Seoul South Korea
Photo by Mathew Schwartz on Unsplash

There is trouble brewing for two of the most prominent companies in the K-Pop industry, despite the growth and global expansion of their sector. SM Entertainment and HYBE are the subject of two separate, unflattering stories this week in their homeland.

In SM’s case, the issue is contracts. The Korea Herald reported that three members of K-Pop group EXO are leaving the agency in a dispute over contracts and payments. Baekhyun, Xiumin and Chen are also threatening to sue SM for outstanding payments, and have criticised the length of the deals that the company signs artist to.

SM’s response was combative, accusing “outside forces” of “not only luring the artists to breach the valid exclusive contracts they have signed with the company, but using them to get through to other artists to also violate the contract terms or sign double-contracts”.

In HYBE’s case, contracts aren’t the reason for its negative headlines. Three of its employees are facing insider trading charges, with accusations by South Korea’s Financial Supervisory Service (FSS) that they sold shares in the company before last year’s announcement that its biggest stars, BTS, were taking a hiatus.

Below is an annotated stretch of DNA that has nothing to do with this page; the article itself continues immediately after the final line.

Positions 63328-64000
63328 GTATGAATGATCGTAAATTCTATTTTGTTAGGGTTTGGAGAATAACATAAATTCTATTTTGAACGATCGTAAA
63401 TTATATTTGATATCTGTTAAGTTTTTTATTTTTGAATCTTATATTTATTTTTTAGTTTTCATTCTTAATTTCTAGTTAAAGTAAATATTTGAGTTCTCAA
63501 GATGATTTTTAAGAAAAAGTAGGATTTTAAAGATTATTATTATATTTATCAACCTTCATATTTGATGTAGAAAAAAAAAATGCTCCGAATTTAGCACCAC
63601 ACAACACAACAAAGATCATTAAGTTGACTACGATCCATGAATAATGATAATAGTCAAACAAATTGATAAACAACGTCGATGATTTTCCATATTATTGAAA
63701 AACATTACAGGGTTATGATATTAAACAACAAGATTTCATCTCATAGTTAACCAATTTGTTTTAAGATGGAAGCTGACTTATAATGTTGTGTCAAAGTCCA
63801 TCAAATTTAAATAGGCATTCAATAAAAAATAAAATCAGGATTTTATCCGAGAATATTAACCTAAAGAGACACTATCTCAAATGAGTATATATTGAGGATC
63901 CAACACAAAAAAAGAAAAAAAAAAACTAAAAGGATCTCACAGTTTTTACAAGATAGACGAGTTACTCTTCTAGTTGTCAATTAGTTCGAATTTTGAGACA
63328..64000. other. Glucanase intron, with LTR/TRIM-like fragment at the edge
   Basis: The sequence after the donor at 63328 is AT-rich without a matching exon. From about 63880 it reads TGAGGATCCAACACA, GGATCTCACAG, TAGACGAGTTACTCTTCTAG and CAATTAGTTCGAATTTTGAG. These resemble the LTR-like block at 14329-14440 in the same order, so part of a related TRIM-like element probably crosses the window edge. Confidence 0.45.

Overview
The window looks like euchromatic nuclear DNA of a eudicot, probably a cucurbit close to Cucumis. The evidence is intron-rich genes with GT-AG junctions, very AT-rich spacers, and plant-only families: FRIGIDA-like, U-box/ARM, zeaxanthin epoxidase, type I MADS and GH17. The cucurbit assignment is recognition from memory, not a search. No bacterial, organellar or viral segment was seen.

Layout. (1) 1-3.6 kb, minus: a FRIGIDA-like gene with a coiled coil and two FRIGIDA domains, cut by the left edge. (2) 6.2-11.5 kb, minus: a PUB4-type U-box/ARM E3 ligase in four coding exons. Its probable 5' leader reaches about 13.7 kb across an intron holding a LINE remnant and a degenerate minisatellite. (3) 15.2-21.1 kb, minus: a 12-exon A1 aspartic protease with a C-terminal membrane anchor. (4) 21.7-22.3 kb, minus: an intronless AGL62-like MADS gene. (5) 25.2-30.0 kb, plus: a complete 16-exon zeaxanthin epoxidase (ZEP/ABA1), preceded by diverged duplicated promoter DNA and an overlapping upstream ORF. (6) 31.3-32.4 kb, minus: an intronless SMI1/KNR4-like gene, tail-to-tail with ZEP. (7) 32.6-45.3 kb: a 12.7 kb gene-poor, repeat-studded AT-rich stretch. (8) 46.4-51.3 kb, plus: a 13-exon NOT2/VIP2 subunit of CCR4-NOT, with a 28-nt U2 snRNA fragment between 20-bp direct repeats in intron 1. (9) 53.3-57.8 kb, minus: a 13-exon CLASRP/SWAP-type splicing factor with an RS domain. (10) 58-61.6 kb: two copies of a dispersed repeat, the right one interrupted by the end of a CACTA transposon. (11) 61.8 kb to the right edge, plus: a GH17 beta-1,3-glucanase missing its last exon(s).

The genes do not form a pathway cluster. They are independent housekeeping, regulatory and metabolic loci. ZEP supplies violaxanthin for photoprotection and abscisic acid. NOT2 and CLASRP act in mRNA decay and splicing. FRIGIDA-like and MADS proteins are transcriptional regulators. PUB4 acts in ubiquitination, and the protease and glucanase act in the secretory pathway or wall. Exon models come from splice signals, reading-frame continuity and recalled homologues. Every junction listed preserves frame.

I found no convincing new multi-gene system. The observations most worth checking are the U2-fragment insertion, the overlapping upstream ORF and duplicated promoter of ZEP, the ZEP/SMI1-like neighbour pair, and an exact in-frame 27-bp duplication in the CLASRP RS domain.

The FSS is also unhappy about the way HYBE, a public company, announced the hiatus through a YouTube video rather than a statement to investors. It noted that “the primary artists and their activities are integral to the management of a listed entertainment company and can significantly impact company share prices”.

The two stories continue a tumultuous year for the leading lights of the K-Pop sector. Both HYBE and SM Entertainment’s revenues have been growing well – up 44.1% and up 20.3% year-on-year, respectively, in the first quarter of 2023.

However, the two companies tangled when HYBE tried to become the largest shareholder in SM without the approval of the latter’s board of directors. HYBE abandoned this attempt in March, but shortly afterwards its chairman Bang Si Hyuk delivered a warning to the sector.

He said that K-Pop’s growth in regions including the US and south-east Asia slowed down in 2022, and claimed that “the K-Pop industry is still just a David amongst three Goliaths” – referring to the three global major labels.

EarPods and phone

Tools: platforms to help you reach new audiences

Tools :: Wyng

Through Music Ally’s internal marketing campaign tracking, we’ve recently discovered an interesting website by the…

Read all Tools >>

Music Ally's Head of Insight